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Sapa Inca

Representation of the Sapa Inca, Pachacuti, wearing the "Mascapaicha" (royal crown), in the main square of Aguas Calientes, Peru

The Sapa Inca (in hispanicized spelling) or Sapa Inka (Quechua for "the only Inca"), also known as Apu ("divinity"), Inka Qhapaq ("mighty Inca"), or simply Sapa ("the only one") was the ruler of the Kingdom of Cusco and later, the Emperor of the Inca Empire (Tawantinsuyu) and the Neo-Inca State. The origins of the position are mythical and tied to the legendary foundation of the city of Cusco but historically it seems to have come into being around 1100. The position was hereditary, with son succeeding father.

There were two known dynasties, led by the Hurin and Hanan moieties respectively.[1] The latter was in power at the time of Spanish conquest. The last Sapa Inca of the Inca Empire was Atahualpa, who was executed by Francisco Pizarro and his conquistadors in 1533, though several successors later claimed the title.


  • Pre-Conquest Sapa Incas 1
    • First dynasty 1.1
    • Second dynasty 1.2
  • Post-Conquest Sapa Incas 2
  • In popular culture 3
    • Literature 3.1
  • See also 4
  • References 5

Pre-Conquest Sapa Incas

First dynasty

Little is known of the rulers of the first dynasty of Sapa Incas. Evidently, they were affiliated with the Hurin moiety and their rule did not extend beyond the Kingdom of Cusco. Their origins are tied to the mythical establishment of Cusco and are shrouded in later foundation myth. The dynasty was supposedly founded by Manco Cápac, considered the son of the sun god Inti.

Sapa Inca Picture Birth Death
Manco Cápac
c. 1200 CE – c. 1230
Considered the son of
the sun god Inti
c. 1230
Sinchi Roca
c. 1230 – c. 1260
son of Manco Cápac c. 1260
Lloque Yupanqui
c. 1260 – c. 1290
son of Sinchi Roca c. 1290
Mayta Cápac
c. 1290 – c. 1320
son of Lloque Yupanqui c. 1320
Cápac Yupanqui
c. 1320 – c. 1350
son of Mayta Cápac c. 1350

As a rough guide to the later reputation of the early Sapa Incas, in later years capac meant warlord and sinchi meant leader.

Second dynasty

The second dynasty was affiliated with the Hanan moiety and was founded under Inca Roca, the son of the last Hurin Sapa Inca, Cápac Yupanqui. After Cápac Yupanqui's death, another of his sons, Inca Roca's half-brother Quispe Yupanqui, was intended to succeed him. However, the Hanan revolted and installed Inca Roca instead.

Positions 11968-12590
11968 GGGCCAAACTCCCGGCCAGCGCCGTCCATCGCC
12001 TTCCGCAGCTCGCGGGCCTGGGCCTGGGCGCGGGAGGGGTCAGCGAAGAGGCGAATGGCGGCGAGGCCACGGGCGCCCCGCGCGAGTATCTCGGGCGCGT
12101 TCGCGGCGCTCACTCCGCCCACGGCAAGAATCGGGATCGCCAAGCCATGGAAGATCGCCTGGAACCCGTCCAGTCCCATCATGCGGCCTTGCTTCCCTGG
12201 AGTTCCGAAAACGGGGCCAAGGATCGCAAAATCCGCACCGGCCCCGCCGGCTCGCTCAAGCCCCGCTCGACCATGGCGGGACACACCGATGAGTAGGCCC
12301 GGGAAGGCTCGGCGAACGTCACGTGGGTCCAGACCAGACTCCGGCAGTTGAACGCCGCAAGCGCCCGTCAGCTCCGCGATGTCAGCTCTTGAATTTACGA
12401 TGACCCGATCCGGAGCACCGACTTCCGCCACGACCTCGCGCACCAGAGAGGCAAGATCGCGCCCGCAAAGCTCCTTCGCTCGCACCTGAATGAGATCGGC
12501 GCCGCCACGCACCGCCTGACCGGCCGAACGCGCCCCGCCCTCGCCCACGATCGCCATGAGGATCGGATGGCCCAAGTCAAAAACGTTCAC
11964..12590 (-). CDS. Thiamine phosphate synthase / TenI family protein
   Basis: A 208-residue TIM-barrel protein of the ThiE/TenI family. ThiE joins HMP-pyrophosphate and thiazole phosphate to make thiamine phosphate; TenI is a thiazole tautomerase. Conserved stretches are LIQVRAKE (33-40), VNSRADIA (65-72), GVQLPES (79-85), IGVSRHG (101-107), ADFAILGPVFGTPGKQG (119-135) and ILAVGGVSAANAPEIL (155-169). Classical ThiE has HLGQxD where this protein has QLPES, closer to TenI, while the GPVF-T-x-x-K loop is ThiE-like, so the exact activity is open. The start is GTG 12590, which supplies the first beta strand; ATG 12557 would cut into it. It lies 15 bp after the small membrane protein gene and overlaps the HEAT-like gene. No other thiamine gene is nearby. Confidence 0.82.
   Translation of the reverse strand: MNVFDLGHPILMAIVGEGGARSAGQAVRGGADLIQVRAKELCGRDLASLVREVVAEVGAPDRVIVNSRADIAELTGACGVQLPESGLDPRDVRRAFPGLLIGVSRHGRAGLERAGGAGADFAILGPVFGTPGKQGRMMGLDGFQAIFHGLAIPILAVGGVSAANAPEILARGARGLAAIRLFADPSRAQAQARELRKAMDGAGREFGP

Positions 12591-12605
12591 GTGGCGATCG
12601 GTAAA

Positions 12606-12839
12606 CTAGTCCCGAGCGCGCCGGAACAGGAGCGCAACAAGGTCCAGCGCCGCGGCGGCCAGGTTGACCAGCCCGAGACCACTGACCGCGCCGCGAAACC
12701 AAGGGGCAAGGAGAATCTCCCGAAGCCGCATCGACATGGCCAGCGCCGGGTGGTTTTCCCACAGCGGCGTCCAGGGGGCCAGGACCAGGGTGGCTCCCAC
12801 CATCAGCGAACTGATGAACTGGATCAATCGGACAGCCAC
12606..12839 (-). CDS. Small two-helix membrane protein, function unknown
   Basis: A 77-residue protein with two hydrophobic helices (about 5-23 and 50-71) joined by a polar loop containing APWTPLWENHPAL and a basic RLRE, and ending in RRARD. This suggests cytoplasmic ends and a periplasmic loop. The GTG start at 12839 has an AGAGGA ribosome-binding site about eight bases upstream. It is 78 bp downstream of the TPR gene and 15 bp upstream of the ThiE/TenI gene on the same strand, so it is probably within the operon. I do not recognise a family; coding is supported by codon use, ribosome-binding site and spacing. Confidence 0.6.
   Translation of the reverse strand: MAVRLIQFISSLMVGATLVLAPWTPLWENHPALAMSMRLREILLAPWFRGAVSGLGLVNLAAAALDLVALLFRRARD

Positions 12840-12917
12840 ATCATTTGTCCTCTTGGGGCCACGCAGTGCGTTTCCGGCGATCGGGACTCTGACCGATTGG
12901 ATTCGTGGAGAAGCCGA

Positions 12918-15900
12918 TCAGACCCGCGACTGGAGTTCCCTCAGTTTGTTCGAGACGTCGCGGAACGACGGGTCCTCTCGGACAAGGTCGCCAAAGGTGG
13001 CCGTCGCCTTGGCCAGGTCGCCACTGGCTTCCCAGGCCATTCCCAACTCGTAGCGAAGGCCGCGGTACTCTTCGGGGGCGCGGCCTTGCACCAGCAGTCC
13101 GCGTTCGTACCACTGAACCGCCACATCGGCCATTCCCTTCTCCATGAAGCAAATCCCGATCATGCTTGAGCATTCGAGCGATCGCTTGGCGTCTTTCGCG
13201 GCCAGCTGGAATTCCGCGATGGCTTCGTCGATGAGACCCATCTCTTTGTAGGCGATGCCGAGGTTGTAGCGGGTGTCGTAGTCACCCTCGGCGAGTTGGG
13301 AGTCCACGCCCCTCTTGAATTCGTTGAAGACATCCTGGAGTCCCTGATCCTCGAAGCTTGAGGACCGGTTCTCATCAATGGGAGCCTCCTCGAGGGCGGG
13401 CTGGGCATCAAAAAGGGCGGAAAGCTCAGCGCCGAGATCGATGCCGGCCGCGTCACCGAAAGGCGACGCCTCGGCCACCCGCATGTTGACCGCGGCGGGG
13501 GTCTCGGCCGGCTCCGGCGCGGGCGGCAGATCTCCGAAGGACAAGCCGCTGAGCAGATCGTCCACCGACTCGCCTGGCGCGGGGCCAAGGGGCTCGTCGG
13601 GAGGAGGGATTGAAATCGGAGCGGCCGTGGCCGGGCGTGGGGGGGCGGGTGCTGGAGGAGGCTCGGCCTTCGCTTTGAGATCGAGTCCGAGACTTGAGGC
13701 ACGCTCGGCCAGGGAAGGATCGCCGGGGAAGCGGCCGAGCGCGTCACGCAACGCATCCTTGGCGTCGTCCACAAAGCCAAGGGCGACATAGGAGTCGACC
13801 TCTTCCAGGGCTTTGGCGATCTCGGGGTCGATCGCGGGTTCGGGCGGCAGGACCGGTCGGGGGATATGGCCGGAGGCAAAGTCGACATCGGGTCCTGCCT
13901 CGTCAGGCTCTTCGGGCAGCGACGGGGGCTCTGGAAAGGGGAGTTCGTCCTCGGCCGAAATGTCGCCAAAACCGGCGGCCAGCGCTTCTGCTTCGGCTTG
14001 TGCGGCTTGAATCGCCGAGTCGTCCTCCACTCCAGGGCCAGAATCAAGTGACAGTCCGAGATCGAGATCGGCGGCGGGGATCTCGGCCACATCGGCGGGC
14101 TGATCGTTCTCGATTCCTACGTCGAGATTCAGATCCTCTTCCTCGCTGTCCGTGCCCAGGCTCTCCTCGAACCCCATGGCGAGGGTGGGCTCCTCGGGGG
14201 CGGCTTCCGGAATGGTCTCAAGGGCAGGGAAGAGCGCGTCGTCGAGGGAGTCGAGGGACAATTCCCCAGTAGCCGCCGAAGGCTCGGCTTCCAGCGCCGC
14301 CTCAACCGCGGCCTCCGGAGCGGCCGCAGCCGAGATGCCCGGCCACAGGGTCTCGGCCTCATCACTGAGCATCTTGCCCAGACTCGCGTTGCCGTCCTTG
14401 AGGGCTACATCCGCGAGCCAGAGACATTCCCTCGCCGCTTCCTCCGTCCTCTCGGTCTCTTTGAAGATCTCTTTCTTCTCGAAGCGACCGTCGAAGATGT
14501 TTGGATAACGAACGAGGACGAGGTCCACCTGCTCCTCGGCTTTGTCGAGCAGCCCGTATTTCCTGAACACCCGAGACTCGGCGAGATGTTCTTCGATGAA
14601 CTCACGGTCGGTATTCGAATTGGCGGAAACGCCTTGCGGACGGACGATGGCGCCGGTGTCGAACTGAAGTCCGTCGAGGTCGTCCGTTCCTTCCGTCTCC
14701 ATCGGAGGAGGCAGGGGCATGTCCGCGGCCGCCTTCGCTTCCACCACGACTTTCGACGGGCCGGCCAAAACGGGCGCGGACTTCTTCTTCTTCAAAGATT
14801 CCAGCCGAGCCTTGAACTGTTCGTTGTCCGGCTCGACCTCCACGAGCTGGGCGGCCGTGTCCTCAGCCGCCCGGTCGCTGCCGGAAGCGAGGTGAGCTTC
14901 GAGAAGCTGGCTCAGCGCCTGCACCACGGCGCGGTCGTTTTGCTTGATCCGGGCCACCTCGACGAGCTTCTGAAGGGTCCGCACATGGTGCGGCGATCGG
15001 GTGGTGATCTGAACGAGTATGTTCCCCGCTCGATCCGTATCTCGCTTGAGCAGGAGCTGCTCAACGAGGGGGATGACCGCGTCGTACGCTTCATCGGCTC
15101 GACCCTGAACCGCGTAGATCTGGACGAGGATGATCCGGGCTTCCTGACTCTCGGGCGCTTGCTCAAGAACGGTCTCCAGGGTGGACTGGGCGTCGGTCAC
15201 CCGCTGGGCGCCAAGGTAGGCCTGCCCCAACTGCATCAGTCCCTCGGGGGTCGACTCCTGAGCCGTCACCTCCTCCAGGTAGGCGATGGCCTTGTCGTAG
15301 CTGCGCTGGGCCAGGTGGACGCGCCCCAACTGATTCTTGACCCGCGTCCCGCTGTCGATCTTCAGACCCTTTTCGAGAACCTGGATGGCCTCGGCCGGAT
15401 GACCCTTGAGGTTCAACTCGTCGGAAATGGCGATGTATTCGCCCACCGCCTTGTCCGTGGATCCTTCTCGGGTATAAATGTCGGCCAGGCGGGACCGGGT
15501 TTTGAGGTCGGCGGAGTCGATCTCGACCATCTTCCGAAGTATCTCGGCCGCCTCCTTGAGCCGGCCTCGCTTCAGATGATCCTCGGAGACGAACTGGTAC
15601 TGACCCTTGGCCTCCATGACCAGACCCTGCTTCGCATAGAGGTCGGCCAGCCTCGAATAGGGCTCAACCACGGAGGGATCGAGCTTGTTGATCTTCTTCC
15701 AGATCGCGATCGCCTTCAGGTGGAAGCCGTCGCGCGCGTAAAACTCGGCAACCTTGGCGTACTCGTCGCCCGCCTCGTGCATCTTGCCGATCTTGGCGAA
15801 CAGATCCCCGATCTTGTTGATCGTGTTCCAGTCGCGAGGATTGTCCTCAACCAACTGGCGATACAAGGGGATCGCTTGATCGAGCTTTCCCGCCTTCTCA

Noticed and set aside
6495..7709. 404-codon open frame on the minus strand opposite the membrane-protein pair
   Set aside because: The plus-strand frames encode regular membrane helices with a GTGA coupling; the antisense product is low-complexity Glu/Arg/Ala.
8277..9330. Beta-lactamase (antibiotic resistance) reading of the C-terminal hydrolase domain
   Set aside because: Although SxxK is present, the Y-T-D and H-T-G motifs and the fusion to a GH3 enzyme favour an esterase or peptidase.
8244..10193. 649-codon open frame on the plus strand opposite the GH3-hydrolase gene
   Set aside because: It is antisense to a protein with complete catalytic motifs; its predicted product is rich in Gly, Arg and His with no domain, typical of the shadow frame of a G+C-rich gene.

Sapa Inca Picture Birth Death
Inca Roca
c. 1350 – c. 1380
son of Cápac Yupanqui c. 1380
Yáhuar Huácac
c. 1380 – c. 1410
son of Inca Roca c. 1410
c. 1410–1438
son of Yáhuar Huácac 1438
son of Viracocha 1471
Túpac Inca Yupanqui
son of Pachacuti 1493
Huayna Capac
son of Túpac Inca Yupanqui 1527
Ninan Cuyochi
son of Huayna Capac 1527
son of Huayna Capac 1533
Killed by Atahualpa
son of Huayna Capac 26 July 1533
Killed by the Spaniards

Ninan Cuyochi, who was Inca for only a few days in 1527, is sometimes left off the list of Sapa Incas because news of his death from smallpox arrived in Cusco shortly after he was declared Sapa Inca. He had been with Huayna Cápac when he died of smallpox. The death of Ninan, the presumed heir, led to the Inca Civil War between Huáscar and Atahualpa, a weakness that the Spanish exploited when they conquered the Inca Empire.

Post-Conquest Sapa Incas

Sapa Inca Picture Birth Death Notes
Túpac Huallpa
son of Huayna Capac 1533 Installed by Francisco Pizarro.
Manco Inca Yupanqui
son of Huayna Capac 1544 Installed by Francisco Pizarro. Led a revolt against the Spaniards in 1536; after his defeat, established the Neo-Inca State in Vilcabamba.
Paullu Inca
son of Huayna Capac 1549 Installed by the Spaniards after Manco Inca rebelled; ruled in Cuzco.
Sayri Túpac
son of Manco Inca Yupanqui 1560 Ruled in Vilcabamba.
Titu Cusi
son of Manco Inca Yupanqui 1571 Ruled in Vilcabamba.
Túpac Amaru
son of Manco Inca Yupanqui 24 September 1572
Killed by the Spaniards
Ruled in Vilcabamba. The last Sapa Inca.

This last Sapa Inca must not be confused with Túpac Amaru II, leader of an 18th-century Peruvian uprising.

In popular culture


  • Pachacutec , a resurrected Sapa Inca king who is over 500 years old, plays a major role in James Rollins' novel Excavation.

See also


  1. ^ Pedro Sarmiento de Gamboa; Gabriel de Oviedo (1907). History of the Incas. Hakluyt Society. p. 72. 
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